Top tables: Norma

A Sicilian restaurant with a Maltese chef is the latest star turn on London’s Charlotte Street

Charlotte Street has always been a great place for eating out. And not just because of Pied à Terre and ROKA. The street itself has something of a continental feel about it; the way it’s tight-packed and atmospheric, not pedestrianised but never too trafficky. It’s a street where the tables tumbling out on to the pavement just feels right. 

Recently, though, the place has upped its game even further and it is now, surely, the best street to eat in London. Nuno Mendes has opened Lisboeta at No. 30 and Amy Poon’s Wontoneria is ensconced at No. 23. Of the new guard, however, the prettiest of the lot is surely lovely Norma, at No. 8, a lovingly put together Sicilian restaurant that makes excellent use of its three-storey Georgian townhouse location. Throughout, the interior is upscale Moorish Art-Deco, all curvy banquettes and geometric mosaics, but each floor has its own subtle identity. At ground level, there’s a golden glow to the dining room, the first floor is warm and red-hued, while the private dining room on the top floor is a handsome hideaway ideal for taking on the tasting menu. 

And on every level the food is consistently brilliant with Sicily’s big bold flavours explored with great imaginative flair by Maltese chef Giovann Attard, who comes at them with an outsider’s see-things-afresh perspective, but one that’s informed by a culinary upbringing on a Moorish-tinged, sun-drenched Mediterranean island.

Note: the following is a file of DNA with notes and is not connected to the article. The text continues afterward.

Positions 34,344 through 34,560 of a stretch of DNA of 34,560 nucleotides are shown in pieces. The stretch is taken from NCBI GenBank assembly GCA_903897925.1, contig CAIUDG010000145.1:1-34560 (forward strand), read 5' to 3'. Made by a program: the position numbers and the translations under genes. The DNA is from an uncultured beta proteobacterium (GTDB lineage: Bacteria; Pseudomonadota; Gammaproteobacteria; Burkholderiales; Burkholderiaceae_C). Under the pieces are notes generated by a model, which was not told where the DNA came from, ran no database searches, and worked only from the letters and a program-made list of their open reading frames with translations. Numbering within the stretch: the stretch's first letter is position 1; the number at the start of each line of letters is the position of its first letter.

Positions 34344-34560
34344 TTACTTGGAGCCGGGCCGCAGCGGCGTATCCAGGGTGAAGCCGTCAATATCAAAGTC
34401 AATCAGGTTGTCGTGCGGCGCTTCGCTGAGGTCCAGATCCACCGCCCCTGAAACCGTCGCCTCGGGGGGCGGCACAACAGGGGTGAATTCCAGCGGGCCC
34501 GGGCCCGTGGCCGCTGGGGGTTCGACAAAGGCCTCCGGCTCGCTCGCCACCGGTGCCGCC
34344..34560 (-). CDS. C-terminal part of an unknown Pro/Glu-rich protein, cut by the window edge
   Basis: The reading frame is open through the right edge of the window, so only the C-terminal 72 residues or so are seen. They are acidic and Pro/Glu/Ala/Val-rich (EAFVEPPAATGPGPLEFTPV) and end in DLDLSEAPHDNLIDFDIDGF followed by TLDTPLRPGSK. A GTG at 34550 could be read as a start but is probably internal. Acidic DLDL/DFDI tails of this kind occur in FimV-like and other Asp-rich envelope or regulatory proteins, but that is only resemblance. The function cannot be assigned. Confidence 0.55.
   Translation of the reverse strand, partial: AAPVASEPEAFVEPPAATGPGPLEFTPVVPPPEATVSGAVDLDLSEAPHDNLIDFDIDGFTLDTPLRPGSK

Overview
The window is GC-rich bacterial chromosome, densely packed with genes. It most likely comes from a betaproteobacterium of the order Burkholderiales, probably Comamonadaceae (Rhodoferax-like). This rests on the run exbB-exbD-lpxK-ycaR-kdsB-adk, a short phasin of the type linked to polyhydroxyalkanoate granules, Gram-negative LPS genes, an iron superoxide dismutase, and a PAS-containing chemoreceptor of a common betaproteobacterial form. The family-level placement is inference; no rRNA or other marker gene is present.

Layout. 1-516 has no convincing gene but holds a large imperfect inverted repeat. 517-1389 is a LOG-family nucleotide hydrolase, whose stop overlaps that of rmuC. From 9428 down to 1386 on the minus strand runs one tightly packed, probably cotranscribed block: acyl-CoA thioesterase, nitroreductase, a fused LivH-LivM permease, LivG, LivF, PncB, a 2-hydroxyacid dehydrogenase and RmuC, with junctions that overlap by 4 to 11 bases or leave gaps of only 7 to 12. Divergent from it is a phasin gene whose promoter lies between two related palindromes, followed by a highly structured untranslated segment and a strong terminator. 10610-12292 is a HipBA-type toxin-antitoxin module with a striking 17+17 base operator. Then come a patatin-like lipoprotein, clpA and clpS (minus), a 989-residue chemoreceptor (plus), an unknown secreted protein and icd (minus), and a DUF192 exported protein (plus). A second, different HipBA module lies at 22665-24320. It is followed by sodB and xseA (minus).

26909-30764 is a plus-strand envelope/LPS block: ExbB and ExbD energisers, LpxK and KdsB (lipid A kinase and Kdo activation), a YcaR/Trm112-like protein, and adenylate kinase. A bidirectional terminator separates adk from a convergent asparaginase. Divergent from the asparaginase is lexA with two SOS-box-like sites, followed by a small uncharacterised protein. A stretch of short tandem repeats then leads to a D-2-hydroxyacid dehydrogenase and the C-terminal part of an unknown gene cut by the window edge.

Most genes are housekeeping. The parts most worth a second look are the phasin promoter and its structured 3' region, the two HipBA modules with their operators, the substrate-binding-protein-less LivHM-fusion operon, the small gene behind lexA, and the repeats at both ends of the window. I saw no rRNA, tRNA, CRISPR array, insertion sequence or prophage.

The menu starts with a packed list of snacks and starters, on which you should not scrimp. The caponata is a rich and unctuous delight, so thick it’s almost taffy-like. The arancini alla Norma are perfectly cooked menhirs of rice, packed with aubergine and topped with a snow drift of parmesan. The fried violet artichokes come with gremolata and saffron aioli. And a gloriously creamy burrata sits on a thick slice of Cuore del Vesuvio tomato and grilled yellow peaches. 

There’s a crudo bar on the ground floor, heaving with Jersey oysters and Attard’s tuna tartare with pickled cherries, and the star of the primi course is the restaurant’s crab linguine which gets served in a shell. The secondi caters well to all-comers with an aubergine parmigiana, pork chops and robata grilled whole fish. 

The wine list by the glass leans heavily to the Sicilian (by the bottle it roams around Italy a little further), but why not when there’s so much to choose from? Try the full but not too full-bodied Occhi di Ciumi Etna Bianco. 

Given the breadth and depth of the savoury offering, you might be surprised by the short dolci list; that is until you try the Norma Bronte pistachio tiramisu and you realise they barely need anything else because everyone is ordering it. 

Norma, 8 Charlotte Street, London W1T 2LS; normalondon.com

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